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This session will look at the latest developments in what may be the greatest change in workforce development - the drug and alcohol worker apprenticeship. With employers designing the standardisation of training for drug and alcohol practitioners we can hope to see an improvement in the provision of services, the retention of staff and the encouragement of new talent to the field. The session will also look at the complexity of providing CPD across the drug and alcohol sector, with each profession having its own demands while needing a consistency of training across the workforce.

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  2. 2. AIMS  Provide information about drug and alcohol apprenticeships and what this will mean for large and small organisations.  Discuss how to meet the needs of the workforce across the wide range of professionals, including doctors, nurses, therapists and keyworkers.
  3. 3. BACKGROUNDTO APPRENTICESHIPS  From April 2017 all employers in England with a salary bill of more than £3m have been required by the government to pay an ‘apprenticeship levy’ amounting to 0.5 per cent of their payroll.  Employers are allowed to recoup or ‘draw down’ this money by putting their employees through apprenticeship courses.
  4. 4. DRUG AND ALCOHOL APPRENTICESHIPS  July 2017 a group of providers, academics and the Federation of Drug and Alcohol Practitioners (FDAP) set up aTrailblazer Group (TbG) to look at the possibility of putting forward a case for an apprenticeship qualification for the drug and alcohol sector.  ATbG puts forward a case to the Institute of Apprenticeships (IoA) that their workforce has specific training and development needs that are not being currently met by any other apprenticeship. ATbG must have at least 10 employers from the sector concerned, 2 of whom must have less than 50 employees.  Apprenticeship qualifications must be based upon a job role or title.
  5. 5. THETRAILBLAZER PROCESS  The trailblazer group is tasked with producing a standard for the job role/s identified, and this will need to capture evidence in three areas: knowledge, competency and behaviours.  It is likely to involve the reassessment of DANOS standards (widely seen as appropriate for the field but perhaps in need of some updating) and will require agreement on the level of educational attainment required to carry out the job.  If accepted educational providers can develop courses based upon the standards. An independent end point assessment will also need to be developed.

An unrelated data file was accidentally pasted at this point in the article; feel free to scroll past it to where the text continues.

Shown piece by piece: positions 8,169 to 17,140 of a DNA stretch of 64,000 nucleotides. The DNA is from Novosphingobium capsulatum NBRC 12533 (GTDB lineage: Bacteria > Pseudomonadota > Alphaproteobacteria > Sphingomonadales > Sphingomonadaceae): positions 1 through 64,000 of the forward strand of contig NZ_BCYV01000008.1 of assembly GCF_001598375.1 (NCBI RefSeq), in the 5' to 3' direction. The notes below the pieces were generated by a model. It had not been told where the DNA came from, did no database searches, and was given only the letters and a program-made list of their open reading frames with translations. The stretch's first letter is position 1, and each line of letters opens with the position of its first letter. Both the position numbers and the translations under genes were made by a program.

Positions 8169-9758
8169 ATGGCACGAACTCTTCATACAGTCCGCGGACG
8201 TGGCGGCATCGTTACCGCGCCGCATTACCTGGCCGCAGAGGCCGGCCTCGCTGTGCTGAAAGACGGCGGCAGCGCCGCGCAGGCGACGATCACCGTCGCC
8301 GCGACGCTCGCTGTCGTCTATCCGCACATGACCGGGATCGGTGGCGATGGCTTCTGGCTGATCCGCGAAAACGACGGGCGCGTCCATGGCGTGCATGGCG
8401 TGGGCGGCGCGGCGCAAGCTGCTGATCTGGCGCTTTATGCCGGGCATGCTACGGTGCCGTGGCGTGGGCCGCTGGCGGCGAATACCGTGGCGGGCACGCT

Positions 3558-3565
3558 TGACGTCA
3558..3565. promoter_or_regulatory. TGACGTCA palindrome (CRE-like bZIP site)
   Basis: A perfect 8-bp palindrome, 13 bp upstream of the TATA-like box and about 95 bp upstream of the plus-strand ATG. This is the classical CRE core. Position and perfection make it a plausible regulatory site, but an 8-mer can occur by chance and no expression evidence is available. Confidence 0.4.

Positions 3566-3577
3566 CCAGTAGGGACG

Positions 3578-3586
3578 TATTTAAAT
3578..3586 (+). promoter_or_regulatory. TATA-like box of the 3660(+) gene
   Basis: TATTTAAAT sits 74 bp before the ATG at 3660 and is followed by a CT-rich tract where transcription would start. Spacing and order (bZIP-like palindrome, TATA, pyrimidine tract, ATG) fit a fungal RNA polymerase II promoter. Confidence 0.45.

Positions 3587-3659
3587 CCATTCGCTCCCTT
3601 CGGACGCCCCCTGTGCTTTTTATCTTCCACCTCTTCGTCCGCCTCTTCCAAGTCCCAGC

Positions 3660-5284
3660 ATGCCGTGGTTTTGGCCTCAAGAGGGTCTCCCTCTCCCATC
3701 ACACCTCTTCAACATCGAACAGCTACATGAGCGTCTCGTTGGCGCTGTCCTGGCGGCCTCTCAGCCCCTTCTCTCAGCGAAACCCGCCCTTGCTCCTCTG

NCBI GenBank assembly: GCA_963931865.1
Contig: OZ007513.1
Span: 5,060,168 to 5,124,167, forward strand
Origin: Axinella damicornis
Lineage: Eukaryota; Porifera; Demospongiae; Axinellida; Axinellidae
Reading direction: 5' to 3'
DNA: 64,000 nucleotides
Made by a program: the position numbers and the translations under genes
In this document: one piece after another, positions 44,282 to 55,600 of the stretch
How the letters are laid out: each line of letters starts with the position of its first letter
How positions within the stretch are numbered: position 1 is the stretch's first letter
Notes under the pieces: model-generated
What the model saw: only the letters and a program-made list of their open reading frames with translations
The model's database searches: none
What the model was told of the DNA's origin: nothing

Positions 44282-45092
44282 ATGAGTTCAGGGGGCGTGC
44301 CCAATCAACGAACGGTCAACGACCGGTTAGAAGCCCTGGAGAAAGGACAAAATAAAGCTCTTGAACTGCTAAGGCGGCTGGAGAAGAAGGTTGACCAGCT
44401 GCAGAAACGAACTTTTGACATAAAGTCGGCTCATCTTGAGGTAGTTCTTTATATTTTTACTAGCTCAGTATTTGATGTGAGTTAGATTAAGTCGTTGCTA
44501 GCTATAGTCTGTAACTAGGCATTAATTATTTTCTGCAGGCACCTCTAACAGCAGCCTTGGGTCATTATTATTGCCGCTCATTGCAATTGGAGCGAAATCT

6. 6. MYTHS  You have to employ new apprentices to draw down on the money paid into the apprenticeship levy. This is not the case. Existing staff can access apprenticeship courses to enhance their qualifications, up to degree level. In fact it is predicted that the majority of funds will be used on training the existing workforce.
  7. 7. MYTHS  I’m a small employer so the apprenticeship agenda does not apply to me.  This is not the case.There are generous incentives (up to 100 per cent of course fees covered) for smaller employers putting employees through courses.  You have to draw down money you have paid into the levy within a year or you lose it.  This is not the case – you have two years from initial payment to do this.
  8. 8. CHALLENGES  Anyone studying for apprenticeship qualifications will be required to spend 20 per cent of their time studying. At a time when providers are being asked to provide ‘more for less’ there are concerns that this could place strain on service delivery.  While everyone wants to have the best possibly educated workforce, there are concerns about the financial envelopes commissioners are providing for service delivery and whether well qualified staff can be appropriately remunerated.  Will some services decide to ‘take the hit’ and not draw down the apprenticeship levy?
  9. 9. OPPORTUNITIES  Chance to set a consistent standard, agreed by employers, for job roles within the sector – something that has been missing until now.This has the potential to provide consistency for employers, commissioners, the workforce and users of services.  They offer real opportunities for career progression and improved staff retention: volunteers, often people in recovery, can move from unpaid positions into employment supported by qualifications and in-work experience.
  10. 10. NEXT STEPS  On 31st October theTrailblazer Group (TbG) met to take forward ideas for an apprenticeship for the Drug and Alcohol Sector.  Two possible suggestions for the field are drug and alcohol treatment practitioner (educational level 4) and drug and alcohol treatment manager (educational level 5).  TheTbG will put forward a proposal for a Drug and Alcohol Practitioner Apprenticeship Level 4 qualification to the Institute for Apprenticeships, a core qualification.  If accepted by IFA theTbG will run a consultation with the field into what should be included in the standards.
  11. 11. HOW DOWE MEETTHE NEEDS CPD OFTHE MULTI AGENCY WORKFORCE?  Keyworkers  Nurses  Therapists  Psychologists  Drs  Volunteers
  12. 12. CPD PROCESSES  External bodies requirement: HCPC, NMC, GMC, FDAP, PBS, BACP.  Supervision.  Appraisal.  Internal training processes.  Internal developmental processes – multi disciplinary meetings and training. Shadowing/ observation. Joint working. Peer supervision.  Systems and standards within organisations.  External training.
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